Shippee Highlights SPH Aging Work at UN Conference

Charlie Plain | November 2, 2017
Tetyana Shippee smiling
Associate Professor Tetyana Shippee

People in the U.S. and Europe are living longer than ever thanks to advances in public health, medicine, and other factors. However, along with increased lifespan has come added pressures on the national health care, social, and economic systems that care for older people. To help address the problems, the School of Public Health (SPH) represented the U.S. at a United Nations (UN) Economic Commission for Europe conference looking at the key issues on Sept. 20 in Lisbon, Portugal.

The overall goal of the conference was to update the Madrid International Plan of Action on Ageing, a document UN member countries use to craft sustainable policies that support and protect older adults.

“Being invited to the conference was recognition of the outstanding work the School of Public Health is doing in aging,” says Associate Professor Tetyana Shippee, a social gerontologist who was the only researcher from the U.S. invited to attend the conference. “It was very exciting for me to be able to share our work in a policy-oriented forum that will have international impact.”

Discussions and presentations at the conference were arranged around three themes: recognizing the potential of older people to continue contributing to society; encouraging their desire and ability to work longer; and ensuring that people can age with dignity.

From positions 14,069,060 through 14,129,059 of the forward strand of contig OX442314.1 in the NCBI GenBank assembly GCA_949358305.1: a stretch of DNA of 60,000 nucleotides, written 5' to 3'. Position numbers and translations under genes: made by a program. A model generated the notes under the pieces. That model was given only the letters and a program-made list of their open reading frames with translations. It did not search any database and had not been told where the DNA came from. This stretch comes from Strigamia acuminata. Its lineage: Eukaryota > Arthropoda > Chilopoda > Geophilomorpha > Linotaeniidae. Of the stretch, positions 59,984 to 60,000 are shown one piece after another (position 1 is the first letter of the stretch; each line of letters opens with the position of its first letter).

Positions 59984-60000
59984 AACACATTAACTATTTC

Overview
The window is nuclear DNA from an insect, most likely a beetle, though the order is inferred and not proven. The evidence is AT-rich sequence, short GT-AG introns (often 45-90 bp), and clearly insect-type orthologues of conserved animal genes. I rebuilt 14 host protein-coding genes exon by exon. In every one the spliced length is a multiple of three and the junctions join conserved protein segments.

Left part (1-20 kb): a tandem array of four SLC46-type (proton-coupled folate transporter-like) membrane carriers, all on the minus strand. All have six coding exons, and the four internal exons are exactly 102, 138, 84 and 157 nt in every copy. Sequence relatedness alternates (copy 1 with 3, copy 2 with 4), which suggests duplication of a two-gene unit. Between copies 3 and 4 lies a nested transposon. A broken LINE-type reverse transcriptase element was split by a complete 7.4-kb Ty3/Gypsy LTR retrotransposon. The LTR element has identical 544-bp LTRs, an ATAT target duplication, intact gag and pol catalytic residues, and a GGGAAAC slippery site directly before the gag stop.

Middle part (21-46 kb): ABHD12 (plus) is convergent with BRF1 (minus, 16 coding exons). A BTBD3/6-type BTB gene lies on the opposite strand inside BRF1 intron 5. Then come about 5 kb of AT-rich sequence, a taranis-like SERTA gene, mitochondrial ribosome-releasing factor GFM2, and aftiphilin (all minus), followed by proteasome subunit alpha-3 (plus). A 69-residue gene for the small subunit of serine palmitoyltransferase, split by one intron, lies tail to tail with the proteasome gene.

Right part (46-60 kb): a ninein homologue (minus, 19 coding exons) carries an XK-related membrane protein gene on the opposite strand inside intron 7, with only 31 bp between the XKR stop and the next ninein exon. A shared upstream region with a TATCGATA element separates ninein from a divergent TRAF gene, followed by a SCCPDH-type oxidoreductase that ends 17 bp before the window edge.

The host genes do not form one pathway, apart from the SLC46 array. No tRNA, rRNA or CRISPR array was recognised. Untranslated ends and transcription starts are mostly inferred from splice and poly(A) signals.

Shippee spoke on the topic of lengthening the working life of older adults with the particular focus on cumulative inequality perspective, a framework she co-developed that helps account for system-level and individual factors associated with disparities in aging.

“I provided a framework for how to view aging as a life course process, and highlighted how disparities are broader in later life than in earlier stages — and what that means for the efforts that aim to encourage longer working life,” says Shippee. “I also discussed our findings on age discrimination in the workplace and how that might push some workers out of their occupations earlier, pointing to the need for broader, system-level recognition of these disparities.”

Shippee said conference attendees were also keenly interested in the work she and other SPH researchers have done on quality measures in long-term care and the partnership with state and community organizations.

“They’re very interested in identifying best practices for long-term care quality,” says Shippee. “It was great to inform the conversation with the work that we’re doing here in Minnesota on quality measures and seeing the international interest in that.”

The outcomes of the conference can be reviewed in the 2017 Lisbon Ministerial Declaration.

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